The Weirdest Telescope Ever: the IceCube Neutrino Telescope at the South Pole
- Date: 23 May, 19:15–20:00
- Location: Humanistiska teatern Engelska parken, Thunbergsv. 3H
- Lecturer: Carlos de los Heros is Lecturer in the Department of Physics and Astronomy and member of the IceCube collaboration since 1997.
- Organiser: Institutionen för fysik och astronomi
- Contact person: Carlos de los Heros
- Phone: 018-471 3256
The Universe is a fascinating place, populated with all kind of strange objects we do not fully understand yet: bursts of gamma rays, quasars or active galaxies, to mention just a few.
However, the information we have gathered from the Universe in the last century, with ever more sophisticated telescopes, is based on the detection of electromagnetic radiation.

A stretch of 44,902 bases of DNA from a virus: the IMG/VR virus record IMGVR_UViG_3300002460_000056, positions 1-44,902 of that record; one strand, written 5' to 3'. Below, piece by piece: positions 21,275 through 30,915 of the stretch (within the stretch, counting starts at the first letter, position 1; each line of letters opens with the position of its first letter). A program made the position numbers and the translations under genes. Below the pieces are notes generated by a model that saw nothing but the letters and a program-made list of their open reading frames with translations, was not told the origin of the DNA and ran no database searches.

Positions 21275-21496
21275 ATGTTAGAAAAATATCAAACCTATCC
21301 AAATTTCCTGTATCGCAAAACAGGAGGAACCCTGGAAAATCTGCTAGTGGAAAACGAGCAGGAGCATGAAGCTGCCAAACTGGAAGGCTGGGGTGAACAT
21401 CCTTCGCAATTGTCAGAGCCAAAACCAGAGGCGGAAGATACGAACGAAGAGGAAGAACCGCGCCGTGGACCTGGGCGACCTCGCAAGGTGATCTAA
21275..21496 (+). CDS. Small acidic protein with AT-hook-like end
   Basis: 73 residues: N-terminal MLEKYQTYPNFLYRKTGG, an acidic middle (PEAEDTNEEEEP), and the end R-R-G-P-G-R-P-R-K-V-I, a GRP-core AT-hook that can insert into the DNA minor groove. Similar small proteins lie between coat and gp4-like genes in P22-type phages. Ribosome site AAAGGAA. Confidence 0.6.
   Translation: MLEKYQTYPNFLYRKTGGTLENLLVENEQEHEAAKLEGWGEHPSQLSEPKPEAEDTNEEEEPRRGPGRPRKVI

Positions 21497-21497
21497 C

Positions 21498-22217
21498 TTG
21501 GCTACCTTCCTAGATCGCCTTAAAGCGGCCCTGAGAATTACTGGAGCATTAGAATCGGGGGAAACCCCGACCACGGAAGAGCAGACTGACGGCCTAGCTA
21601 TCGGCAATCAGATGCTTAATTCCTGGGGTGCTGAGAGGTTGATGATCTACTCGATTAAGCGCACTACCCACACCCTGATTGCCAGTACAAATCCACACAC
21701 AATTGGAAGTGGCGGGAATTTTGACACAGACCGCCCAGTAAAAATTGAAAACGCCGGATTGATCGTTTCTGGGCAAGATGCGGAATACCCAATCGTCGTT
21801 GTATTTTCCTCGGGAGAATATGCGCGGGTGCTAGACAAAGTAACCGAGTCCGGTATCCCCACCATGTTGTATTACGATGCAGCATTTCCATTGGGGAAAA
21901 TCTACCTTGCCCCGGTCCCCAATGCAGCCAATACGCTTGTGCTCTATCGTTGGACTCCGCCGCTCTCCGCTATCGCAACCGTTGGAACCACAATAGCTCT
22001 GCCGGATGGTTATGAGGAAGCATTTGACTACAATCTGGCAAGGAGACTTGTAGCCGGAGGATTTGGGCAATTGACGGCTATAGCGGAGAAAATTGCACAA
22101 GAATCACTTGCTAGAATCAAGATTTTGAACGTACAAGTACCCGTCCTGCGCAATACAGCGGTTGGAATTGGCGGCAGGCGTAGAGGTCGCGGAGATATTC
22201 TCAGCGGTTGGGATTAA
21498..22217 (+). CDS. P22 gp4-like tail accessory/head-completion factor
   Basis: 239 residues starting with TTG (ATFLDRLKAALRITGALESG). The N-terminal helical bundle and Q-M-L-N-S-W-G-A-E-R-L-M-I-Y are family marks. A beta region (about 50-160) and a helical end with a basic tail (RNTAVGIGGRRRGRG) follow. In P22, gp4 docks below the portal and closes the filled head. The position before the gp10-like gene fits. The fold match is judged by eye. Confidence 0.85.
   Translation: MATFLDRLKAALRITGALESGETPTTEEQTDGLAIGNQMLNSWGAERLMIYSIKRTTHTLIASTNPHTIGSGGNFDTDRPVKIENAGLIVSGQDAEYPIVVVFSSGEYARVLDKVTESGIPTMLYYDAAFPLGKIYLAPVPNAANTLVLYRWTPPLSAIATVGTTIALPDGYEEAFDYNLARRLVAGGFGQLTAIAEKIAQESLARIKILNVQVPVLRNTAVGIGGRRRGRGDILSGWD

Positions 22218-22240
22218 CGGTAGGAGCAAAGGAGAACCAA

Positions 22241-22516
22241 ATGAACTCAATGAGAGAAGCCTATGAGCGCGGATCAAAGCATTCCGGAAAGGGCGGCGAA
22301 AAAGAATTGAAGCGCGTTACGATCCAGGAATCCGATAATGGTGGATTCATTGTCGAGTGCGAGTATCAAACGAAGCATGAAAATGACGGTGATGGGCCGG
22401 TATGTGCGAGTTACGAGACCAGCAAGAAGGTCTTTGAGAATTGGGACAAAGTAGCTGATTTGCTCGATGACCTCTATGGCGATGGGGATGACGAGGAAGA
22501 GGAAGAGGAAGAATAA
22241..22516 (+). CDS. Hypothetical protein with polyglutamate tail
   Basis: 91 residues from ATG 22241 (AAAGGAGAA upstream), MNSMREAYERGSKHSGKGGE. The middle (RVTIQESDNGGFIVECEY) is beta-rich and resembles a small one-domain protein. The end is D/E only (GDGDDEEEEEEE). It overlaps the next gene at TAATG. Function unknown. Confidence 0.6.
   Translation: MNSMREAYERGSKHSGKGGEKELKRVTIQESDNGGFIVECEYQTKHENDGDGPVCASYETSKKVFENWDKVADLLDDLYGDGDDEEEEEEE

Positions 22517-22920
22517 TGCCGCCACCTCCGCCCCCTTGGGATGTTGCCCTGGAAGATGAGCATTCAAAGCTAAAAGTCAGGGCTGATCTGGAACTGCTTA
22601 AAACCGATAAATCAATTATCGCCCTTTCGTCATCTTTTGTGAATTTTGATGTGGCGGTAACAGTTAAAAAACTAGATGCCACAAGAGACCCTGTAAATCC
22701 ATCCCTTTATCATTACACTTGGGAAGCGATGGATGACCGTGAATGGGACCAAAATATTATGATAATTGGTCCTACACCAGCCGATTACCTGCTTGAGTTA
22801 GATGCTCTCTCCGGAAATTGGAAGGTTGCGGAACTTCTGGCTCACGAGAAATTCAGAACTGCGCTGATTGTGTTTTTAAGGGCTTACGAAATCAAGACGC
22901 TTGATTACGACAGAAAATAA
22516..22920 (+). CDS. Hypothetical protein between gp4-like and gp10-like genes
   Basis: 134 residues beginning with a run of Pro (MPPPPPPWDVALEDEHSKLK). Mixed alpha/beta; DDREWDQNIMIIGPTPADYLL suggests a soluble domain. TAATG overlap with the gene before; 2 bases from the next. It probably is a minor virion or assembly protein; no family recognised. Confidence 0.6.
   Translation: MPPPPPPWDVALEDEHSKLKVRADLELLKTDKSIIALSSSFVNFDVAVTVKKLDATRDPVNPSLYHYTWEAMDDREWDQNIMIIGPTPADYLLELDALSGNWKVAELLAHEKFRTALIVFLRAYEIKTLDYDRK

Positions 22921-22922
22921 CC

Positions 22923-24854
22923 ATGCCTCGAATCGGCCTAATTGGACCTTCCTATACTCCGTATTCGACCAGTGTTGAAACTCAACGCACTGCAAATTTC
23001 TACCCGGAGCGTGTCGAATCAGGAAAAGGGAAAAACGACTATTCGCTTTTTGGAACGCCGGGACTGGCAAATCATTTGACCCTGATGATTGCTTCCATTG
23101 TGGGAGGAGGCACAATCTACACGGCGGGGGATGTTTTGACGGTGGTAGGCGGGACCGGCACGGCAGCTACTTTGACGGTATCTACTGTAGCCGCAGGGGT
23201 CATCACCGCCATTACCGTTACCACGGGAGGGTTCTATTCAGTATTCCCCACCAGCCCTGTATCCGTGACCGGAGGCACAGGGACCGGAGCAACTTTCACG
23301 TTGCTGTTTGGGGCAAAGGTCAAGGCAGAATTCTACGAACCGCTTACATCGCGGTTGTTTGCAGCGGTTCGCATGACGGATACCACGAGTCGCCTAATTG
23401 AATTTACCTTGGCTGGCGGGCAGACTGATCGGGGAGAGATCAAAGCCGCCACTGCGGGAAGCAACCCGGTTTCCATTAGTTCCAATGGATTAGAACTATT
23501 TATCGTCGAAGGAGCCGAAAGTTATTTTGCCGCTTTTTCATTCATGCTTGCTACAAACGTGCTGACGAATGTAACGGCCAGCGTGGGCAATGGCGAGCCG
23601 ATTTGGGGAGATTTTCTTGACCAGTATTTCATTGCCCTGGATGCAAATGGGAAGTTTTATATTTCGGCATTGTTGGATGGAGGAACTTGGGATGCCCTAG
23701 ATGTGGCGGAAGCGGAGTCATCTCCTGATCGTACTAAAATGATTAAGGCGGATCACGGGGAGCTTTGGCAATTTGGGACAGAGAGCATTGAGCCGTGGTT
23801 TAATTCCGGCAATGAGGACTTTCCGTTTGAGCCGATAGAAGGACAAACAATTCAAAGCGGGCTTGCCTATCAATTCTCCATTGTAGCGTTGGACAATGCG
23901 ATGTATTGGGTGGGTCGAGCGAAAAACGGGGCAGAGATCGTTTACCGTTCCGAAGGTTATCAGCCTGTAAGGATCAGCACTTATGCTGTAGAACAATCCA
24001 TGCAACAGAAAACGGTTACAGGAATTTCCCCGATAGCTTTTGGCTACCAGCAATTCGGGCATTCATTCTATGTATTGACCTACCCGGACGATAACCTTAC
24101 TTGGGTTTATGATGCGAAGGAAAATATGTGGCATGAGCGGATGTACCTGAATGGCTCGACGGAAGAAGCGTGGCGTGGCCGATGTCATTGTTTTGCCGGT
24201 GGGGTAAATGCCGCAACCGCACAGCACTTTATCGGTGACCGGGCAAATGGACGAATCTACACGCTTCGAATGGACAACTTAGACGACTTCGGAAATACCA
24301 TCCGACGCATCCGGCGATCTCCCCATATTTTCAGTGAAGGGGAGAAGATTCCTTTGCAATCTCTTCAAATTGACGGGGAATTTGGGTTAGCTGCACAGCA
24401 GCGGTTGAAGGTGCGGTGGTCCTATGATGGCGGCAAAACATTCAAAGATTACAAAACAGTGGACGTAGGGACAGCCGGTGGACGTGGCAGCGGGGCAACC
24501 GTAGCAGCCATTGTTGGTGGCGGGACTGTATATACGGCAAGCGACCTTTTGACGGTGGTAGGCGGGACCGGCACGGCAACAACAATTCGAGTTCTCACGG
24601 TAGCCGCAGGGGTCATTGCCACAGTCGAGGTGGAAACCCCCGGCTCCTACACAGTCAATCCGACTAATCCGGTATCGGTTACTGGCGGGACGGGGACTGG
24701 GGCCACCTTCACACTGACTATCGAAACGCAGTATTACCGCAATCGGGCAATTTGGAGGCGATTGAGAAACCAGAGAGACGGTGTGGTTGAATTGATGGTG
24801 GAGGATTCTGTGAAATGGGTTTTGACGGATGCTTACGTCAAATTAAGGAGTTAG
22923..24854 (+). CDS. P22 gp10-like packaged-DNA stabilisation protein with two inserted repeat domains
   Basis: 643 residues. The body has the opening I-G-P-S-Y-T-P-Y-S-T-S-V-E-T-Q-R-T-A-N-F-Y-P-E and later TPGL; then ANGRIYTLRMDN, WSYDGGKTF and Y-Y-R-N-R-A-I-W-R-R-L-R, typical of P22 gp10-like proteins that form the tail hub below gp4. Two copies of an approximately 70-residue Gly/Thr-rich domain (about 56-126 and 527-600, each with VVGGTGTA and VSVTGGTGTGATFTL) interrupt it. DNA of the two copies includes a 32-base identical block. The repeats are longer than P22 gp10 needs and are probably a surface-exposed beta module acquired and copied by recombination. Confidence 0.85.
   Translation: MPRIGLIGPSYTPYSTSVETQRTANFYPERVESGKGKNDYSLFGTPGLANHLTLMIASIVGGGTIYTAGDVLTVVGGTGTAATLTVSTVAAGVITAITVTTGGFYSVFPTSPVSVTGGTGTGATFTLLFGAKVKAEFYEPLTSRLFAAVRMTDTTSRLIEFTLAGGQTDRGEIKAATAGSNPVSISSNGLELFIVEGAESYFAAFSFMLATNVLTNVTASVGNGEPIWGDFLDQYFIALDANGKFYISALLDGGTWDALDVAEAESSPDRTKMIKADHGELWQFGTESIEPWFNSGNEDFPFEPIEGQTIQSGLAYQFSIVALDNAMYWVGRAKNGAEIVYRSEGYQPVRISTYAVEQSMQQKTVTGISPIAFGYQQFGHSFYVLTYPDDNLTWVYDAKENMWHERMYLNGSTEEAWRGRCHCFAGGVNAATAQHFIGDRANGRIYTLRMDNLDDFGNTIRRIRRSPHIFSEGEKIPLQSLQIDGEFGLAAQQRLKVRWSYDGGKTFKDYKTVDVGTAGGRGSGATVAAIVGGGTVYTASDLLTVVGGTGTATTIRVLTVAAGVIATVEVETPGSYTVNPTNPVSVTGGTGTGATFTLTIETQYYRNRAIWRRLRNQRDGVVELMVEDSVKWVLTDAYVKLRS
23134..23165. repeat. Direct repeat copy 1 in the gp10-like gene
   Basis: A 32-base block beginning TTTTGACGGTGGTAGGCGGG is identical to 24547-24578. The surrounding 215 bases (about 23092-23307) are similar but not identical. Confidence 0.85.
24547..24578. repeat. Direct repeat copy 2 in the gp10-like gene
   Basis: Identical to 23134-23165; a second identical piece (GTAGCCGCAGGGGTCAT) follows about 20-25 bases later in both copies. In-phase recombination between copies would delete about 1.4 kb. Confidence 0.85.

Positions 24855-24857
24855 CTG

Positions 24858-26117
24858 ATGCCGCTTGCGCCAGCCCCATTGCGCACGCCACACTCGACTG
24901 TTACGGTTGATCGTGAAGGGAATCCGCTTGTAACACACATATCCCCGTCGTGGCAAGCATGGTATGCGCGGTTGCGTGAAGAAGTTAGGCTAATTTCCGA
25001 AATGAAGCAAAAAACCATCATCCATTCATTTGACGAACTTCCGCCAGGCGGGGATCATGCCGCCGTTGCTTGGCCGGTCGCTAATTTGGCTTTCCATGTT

Physicists believe that the mentioned objects should also emit other types of radiation, among them neutrinos. Neutrinos are elementary particles that can give us valuable information about the object that emits them. But detecting neutrinos is an extremely challenging task and, precisely because of that, IceCube is an extremely atypical telescope. It is buried 2500 m under the ice at the South Pole, it is one-kilometer cube in size and it "looks" at all directions simultaneously.
Follow the adventure of building a neutrino telescope in the harsh environment of Antarctica and the principle of how such an strange telescope operates.
The lecture will be given in English. 140 seats, no registration. First come, first served. Doors open at 19:00
Photo credit: F. Pedreros, IceCube/NSF